There’s an App for That: University of Michigan Releases Skin Cancer Self-Audit App

Jeannette Y. Wick, RPh, MBA, FASCP
Published Online: Thursday, September 27, 2012
Follow Pharmacy_Times:
The app for iPhone and iPad allows users to use whole body photography to track moles that may develop into melanoma.

The University of Michigan has released a new app for iPhone and iPad to help patients track moles that may develop into melanoma. The app was developed to make whole body photography—an important but underutilized tool to track melanoma—easier.
Users can download the app, called UMSKinCheck, from the iTunes store for free. The app first prompts users to set a reminder to take a new set of photos in the next 30 and 90 days. Next, the app directs users to take photos from 23 different positions. The directions are very specific, and a friend or family member is needed to take the photos. These photos are stored as a baseline and can be compared to future photos.
The app also provides information about melanoma. One section includes pictures demonstrating the ABCDs of melanoma (Asymmetry, Border, Color, and Difference). Another section shows photos of common skin lesions. A third section offers helpful sun safety tips. (Eg, “If your shadow appears shorter than you are, seek shade.”)
Another tool allows users to calculate their risk by entering personal information and history, such as geographic region, sex, race, age, complexion, number and size of moles, back freckling, etc. For example, changing gender information from female to male (and keeping other factors constant) added a question about history of blistering sunburns. As it’s configured now, this tool can only calculate risk for non-Hispanic whites.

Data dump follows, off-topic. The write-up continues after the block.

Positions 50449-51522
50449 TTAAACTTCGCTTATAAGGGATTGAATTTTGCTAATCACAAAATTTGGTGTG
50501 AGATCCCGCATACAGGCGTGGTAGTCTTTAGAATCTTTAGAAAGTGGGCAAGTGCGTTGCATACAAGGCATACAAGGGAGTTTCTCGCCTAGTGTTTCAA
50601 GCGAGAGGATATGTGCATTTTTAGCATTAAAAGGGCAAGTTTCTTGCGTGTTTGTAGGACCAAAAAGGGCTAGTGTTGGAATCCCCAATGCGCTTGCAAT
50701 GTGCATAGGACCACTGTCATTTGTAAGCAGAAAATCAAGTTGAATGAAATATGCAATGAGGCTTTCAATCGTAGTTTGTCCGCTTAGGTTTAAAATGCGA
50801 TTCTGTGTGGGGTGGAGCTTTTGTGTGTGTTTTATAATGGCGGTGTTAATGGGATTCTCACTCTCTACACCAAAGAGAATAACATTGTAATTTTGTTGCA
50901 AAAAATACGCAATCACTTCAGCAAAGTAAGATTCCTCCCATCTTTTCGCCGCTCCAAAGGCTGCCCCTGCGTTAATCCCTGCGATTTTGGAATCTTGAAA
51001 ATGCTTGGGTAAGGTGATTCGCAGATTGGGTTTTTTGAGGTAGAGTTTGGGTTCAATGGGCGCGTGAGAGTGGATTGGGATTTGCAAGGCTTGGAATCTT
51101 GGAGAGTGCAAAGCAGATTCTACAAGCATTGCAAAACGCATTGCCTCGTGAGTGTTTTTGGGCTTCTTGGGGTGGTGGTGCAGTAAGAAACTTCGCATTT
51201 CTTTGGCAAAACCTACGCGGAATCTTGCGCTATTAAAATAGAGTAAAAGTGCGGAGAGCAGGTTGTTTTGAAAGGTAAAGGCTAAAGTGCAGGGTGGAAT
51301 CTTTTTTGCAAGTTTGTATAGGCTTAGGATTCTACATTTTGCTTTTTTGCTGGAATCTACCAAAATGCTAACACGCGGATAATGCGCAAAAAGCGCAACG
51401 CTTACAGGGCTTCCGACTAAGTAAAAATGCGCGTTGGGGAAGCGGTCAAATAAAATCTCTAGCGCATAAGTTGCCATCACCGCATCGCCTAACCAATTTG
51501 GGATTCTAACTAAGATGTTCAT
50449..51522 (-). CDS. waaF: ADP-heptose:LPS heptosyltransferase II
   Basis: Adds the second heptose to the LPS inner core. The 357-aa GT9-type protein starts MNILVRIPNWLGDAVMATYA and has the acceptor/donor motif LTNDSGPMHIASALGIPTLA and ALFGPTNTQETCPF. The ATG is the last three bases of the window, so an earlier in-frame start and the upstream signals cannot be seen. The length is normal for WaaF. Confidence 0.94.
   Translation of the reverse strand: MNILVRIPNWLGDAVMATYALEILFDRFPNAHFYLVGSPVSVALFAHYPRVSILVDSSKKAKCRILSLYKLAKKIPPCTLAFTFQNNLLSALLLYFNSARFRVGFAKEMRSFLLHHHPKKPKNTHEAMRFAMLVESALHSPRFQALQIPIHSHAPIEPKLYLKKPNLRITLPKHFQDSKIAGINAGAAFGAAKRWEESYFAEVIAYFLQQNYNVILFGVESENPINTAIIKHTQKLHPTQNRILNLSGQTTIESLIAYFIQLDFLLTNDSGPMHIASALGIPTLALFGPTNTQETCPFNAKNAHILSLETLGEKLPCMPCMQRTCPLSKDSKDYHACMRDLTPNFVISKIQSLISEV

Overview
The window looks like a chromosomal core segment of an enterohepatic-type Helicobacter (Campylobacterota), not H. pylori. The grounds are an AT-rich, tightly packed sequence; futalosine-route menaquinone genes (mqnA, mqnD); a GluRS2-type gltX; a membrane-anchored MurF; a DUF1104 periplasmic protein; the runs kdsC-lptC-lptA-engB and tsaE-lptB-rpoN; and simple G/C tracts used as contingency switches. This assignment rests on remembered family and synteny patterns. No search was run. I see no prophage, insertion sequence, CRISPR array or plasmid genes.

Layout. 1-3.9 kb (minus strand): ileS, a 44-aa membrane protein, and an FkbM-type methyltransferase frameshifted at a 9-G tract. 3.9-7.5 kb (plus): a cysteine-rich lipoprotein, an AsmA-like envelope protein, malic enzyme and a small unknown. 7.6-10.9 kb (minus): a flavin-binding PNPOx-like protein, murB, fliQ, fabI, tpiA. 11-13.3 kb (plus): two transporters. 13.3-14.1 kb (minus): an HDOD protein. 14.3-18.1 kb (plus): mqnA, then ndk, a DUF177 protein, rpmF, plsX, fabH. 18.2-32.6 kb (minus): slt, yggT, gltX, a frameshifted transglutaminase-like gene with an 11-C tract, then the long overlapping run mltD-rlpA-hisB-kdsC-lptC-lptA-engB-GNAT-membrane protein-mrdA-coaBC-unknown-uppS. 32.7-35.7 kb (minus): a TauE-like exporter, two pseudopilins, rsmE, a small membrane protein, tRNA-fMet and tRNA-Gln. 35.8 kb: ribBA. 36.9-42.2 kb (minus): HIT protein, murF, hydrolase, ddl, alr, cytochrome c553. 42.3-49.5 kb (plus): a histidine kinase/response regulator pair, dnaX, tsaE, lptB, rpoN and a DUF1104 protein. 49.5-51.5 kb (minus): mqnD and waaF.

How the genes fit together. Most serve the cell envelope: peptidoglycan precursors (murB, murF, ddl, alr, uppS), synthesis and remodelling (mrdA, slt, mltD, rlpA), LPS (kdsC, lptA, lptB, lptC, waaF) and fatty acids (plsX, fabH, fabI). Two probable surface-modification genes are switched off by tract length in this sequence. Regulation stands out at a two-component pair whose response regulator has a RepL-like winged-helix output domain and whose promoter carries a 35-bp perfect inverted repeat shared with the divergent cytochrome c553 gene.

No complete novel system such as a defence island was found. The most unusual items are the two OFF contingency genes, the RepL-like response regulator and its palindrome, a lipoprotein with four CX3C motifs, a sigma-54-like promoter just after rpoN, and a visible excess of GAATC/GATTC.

Ms. Wick is a visiting professor at the University of Connecticut School of Pharmacy and a freelance writer from Virginia.

Related Articles
Since patients with Barrett’s esophagus seem to progress to cancerous stages faster than others, health care professionals might perceive that controlling acid reflux would prevent the transition.
The FDA announced today that it has expanded the indication of Bristol-Myers Squibb’s anticancer medication nivolumab (Opdivo) to include the treatment of patients with metastatic squamous non-small cell lung cancer with progression on or after platinum-based chemotherapy.
Celgene today announced that the FDA has granted an expanded use approval for its multiple myeloma drug, lenalidomide (Revlimid).
Although testosterone is often considered to be a catalyst of prostate cancer, a recent study suggests that the hormone may be able to subdue advanced prostate cancer and break down resistance to testosterone-blocking drugs used to treat the disease.
Latest Issues
  • photo
    Pharmacy Times
    Health-System Edition
    Directions in Pharmacy
    OTC Guide
    Generic Supplements
  • photo
    Pharmacy Careers
    Specialty Pharmacy Times